- Check the weather. For some strange reason folks often forget to check the weather before heading out camping. You want to make sure you are taking clothes and gear that will be useful for whatever the weather is likely to be during your stay so be sure to take a look at the forecast before leaving home. It is also a good idea to check the forecast to get an idea of whether you will want to attach the fly to your tent to keep the moisture out before you turn in for the evening.
- Footwear is important. Many times folks will go camping and take nothing more than a pair of flip flops with them, which might not be a good idea. Flip flops are fine if all you are going to do is hangout at the campsite. However, if you want to go for a hike or go out in the river then flip flops aren’t the ticket. A sturdy pair of hiking shoes/boots and a pair of river shoes have saved many a camping trip so be sure you are taking proper footwear with you.
- Wood also is important. It is illegal to gather firewood at the State Parks and the wood they have for sale can be pretty pricey. Private campgrounds often, but not always, have firewood available in the form of branches laying on the ground (at the larger campgrounds) or they might have wood for sale at their office. Be sure to ask about the availability of firewood before you hit the road or you could find yourself sitting in the dark eating cold food out of a can because you can’t start a fire.
- Think about where to put the tent. It is important to stay off of rocks, cactus, ant beds and inclines if possible. If you have to pitch your tent where there is an incline be sure to go to sleep with your feet lower than your head. Another nifty trick is to keep the zippers to the doors closed to keep out the bugs. If you need ventilation unzip the zippers where there is mesh screening. Always remember to NOT leave food in a tent because it will attract all kinds of critters. Don’t forget to position your tent so it will be in the morning shade or else you will wake up very early to a bright sunny morning an hour or two before you want to start moving around.
- Make sure you can see at night. Lanterns and flashlights are still the most popular light sources for camping, but you should consider purchasing a caving lantern that you could wear on your head. They will provide a lot of light while still allowing you full use of your hands. It is a good idea to buy one that has a red light option so you can avoid blinding your camp buddies when you turn in their direction to talk to them. Another option is to wear the light around your neck so that it points down to the ground directly in front of where you are standing or walking.
- Consider making a reservation. Making an early reservation is especially important if you are going to a private campground because many of them will let you reserve a specific campsite in advance of your arrival. Reservations at State Parks are not as important because while you can reserve a space, you cannot reserve the campsite of your choice. Those are available on a first come, first served basis. However, there will be many times when State Parks are completely full so it is always a good idea to make a reservation and get there as early as you can to snag a choice location.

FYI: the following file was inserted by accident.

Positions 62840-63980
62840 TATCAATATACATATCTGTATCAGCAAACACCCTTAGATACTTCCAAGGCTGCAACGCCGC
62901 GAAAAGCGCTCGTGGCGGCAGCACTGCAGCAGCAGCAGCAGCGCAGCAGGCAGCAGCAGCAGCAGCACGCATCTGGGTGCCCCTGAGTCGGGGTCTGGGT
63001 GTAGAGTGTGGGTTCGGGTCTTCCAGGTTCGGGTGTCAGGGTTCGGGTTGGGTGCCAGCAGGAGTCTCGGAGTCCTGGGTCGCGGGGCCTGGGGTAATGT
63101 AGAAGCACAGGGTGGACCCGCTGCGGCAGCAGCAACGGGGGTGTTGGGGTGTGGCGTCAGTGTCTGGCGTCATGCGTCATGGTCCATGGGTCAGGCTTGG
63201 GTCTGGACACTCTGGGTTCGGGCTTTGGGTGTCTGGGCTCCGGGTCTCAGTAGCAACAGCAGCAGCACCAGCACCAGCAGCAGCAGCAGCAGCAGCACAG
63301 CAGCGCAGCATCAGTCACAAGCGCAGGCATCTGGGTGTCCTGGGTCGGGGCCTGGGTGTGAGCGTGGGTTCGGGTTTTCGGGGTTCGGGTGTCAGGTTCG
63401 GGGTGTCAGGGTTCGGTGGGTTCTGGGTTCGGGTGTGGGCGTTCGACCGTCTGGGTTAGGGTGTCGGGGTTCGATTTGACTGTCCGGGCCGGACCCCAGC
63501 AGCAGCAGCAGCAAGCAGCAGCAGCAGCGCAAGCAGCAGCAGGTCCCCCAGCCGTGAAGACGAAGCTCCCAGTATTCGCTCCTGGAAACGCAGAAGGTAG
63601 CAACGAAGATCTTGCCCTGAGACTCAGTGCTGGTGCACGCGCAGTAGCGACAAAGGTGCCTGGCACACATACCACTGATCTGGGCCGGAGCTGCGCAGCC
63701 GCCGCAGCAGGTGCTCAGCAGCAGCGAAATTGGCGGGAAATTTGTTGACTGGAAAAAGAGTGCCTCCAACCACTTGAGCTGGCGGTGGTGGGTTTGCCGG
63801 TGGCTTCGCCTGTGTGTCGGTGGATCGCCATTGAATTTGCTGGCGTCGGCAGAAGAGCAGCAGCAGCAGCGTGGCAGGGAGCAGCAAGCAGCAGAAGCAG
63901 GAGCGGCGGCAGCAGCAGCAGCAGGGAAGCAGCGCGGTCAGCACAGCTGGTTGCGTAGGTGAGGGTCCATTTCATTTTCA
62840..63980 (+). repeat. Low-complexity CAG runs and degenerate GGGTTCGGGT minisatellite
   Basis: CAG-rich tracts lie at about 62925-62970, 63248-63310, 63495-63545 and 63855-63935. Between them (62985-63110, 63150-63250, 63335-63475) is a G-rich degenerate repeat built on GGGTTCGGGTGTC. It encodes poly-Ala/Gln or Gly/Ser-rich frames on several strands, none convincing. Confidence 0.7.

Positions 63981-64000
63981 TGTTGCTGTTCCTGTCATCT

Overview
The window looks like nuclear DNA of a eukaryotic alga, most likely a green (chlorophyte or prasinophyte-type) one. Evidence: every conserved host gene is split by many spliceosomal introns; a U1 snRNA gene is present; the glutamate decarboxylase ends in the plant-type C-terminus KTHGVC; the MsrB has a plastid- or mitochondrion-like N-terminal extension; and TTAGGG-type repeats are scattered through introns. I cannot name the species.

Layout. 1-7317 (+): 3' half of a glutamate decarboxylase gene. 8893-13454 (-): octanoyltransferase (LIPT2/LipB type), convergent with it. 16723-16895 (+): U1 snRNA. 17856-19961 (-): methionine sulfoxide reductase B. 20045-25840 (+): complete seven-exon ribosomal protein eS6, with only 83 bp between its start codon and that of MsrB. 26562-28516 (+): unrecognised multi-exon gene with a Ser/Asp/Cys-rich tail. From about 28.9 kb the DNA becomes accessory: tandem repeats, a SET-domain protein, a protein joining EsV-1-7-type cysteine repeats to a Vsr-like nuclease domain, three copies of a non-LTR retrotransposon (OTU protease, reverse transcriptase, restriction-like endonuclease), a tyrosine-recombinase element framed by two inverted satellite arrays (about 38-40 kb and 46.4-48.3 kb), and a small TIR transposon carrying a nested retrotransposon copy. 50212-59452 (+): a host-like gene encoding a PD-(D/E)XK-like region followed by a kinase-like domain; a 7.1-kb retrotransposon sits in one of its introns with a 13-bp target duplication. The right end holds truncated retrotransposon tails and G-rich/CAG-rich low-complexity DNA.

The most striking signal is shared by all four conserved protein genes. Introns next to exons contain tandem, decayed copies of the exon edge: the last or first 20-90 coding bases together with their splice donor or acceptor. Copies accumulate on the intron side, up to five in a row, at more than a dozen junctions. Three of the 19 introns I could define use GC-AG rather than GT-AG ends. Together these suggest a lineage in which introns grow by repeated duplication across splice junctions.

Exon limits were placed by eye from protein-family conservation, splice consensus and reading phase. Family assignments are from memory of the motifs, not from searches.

- Secure your food. It is never a good idea to leave food out on the table when you are camping. At the very least you increase the likelihood that ants will come by for a visit. During the day, it is not uncommon for birds and squirrels to steal a snack if you leave the campsite unattended and the food is left out on the table. At night, it can get really interesting when raccoons, skunks and opossums come out to forage for food. Always keep the food in plastic tubs secured with a bungee cord, or stored in your vehicle. As a corollary, before turning in for the night it is much better to drive the trash to a garbage container or tie it to a limb so that it hangs several feet above the ground to keep it out of reach of the wildlife. These food prep and disposal tips should save you from a lot of headaches.
- Check the burn ban situation. One of the best parts about camping is cooking over an open flame, making smores or just hanging out by the campfire at night. There are still several counties under a burn ban so be sure to check with the campground you are considering visiting to ask whether campfires are allowed. It just isn’t the same when your only option at night is to sit in a circle around a lantern that is hanging from a limb.
- Know where the drinking water is located. Potable water will be available at all State Parks, but it will not necessarily be available at your individual campsite. Make sure to check in with the park office beforehand and ask where the nearest water is located to where you want to camp. At private campgrounds there often will be no water close to where you will be camping. Be sure to ask about the water situation before you head out because you might need to take some five gallon jugs with you or fill up a water cooler to take to the campground.
- Most important of all. Double check to make sure the campfire is completely out before you go to sleep and before you leave the campsite unattended. You do not want to be the next one to start a major forest fire and burn down your favorite campground. That’s just D-U-M-B stupid.
Here is a list of items you might want to consider taking with you the next time you go camping. For some, it will be way too much and for others there will be several things missing from the list.